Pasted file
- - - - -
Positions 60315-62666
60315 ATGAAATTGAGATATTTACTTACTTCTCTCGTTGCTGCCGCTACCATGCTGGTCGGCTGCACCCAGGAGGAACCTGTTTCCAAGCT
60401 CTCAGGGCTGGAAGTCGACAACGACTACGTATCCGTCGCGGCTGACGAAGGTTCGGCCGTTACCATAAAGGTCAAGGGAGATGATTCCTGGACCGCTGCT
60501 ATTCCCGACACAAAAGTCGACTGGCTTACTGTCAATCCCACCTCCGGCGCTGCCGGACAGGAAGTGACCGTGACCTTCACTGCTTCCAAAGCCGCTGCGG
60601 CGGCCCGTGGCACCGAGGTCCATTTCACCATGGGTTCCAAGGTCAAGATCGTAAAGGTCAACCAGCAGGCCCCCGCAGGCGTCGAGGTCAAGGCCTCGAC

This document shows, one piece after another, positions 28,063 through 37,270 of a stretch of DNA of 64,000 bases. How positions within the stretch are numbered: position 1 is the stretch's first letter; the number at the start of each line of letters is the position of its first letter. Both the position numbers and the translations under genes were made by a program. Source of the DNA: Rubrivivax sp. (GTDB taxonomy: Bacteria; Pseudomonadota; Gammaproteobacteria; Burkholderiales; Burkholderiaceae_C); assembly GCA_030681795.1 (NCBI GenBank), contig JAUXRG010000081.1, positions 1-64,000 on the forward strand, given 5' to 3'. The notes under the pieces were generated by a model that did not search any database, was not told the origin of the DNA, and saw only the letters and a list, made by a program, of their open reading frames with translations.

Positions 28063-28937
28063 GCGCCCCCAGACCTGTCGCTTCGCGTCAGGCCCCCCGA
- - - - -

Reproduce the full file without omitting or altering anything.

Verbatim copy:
Positions 60315-62666
60315 ATGAAATTGAGATATTTACTTACTTCTCTCGTTGCTGCCGCTACCATGCTGGTCGGCTGCACCCAGGAGGAACCTGTTTCCAAGCT
60401 CTCAGGGCTGGAAGTCGACAACGACTACGTATCCGTCGCGGCTGACGAAGGTTCGGCCGTTACCATAAAGGTCAAGGGAGATGATTCCTGGACCGCTGCT
60501 ATTCCCGACACAAAAGTCGACTGGCTTACTGTCAATCCCACCTCCGGCGCTGCCGGACAGGAAGTGACCGTGACCTTCACTGCTTCCAAAGCCGCTGCGG
60601 CGGCCCGTGGCACCGAGGTCCATTTCACCATGGGTTCCAAGGTCAAGATCGTAAAGGTCAACCAGCAGGCCCCCGCAGGCGTCGAGGTCAAGGCCTCGAC

This document shows, one piece after another, positions 28,063 through 37,270 of a stretch of DNA of 64,000 bases. How positions within the stretch are numbered: position 1 is the stretch's first letter; the number at the start of each line of letters is the position of its first letter. Both the position numbers and the translations under genes were made by a program. Source of the DNA: Rubrivivax sp. (GTDB taxonomy: Bacteria; Pseudomonadota; Gammaproteobacteria; Burkholderiales; Burkholderiaceae_C); assembly GCA_030681795.1 (NCBI GenBank), contig JAUXRG010000081.1, positions 1-64,000 on the forward strand, given 5' to 3'. The notes under the pieces were generated by a model that did not search any database, was not told the origin of the DNA, and saw only the letters and a list, made by a program, of their open reading frames with translations.

Positions 28063-28937
28063 GCGCCCCCAGACCTGTCGCTTCGCGTCAGGCCCCCCGA